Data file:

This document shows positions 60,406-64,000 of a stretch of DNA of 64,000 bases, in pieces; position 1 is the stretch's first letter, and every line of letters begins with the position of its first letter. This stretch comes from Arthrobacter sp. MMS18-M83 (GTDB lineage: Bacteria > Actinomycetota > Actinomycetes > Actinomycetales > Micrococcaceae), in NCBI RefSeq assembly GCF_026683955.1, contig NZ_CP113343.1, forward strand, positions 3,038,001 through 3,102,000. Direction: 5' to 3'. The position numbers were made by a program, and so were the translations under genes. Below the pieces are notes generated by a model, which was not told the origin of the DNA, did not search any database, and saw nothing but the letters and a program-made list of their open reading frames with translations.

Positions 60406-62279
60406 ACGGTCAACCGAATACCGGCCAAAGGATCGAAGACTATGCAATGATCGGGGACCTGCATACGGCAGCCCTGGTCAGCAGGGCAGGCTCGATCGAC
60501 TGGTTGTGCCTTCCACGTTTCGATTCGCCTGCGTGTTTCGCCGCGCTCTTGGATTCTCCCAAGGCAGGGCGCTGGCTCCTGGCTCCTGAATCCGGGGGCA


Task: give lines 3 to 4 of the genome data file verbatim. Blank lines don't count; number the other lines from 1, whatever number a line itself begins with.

60406 ACGGTCAACCGAATACCGGCCAAAGGATCGAAGACTATGCAATGATCGGGGACCTGCATACGGCAGCCCTGGTCAGCAGGGCAGGCTCGATCGAC
60501 TGGTTGTGCCTTCCACGTTTCGATTCGCCTGCGTGTTTCGCCGCGCTCTTGGATTCTCCCAAGGCAGGGCGCTGGCTCCTGGCTCCTGAATCCGGGGGCA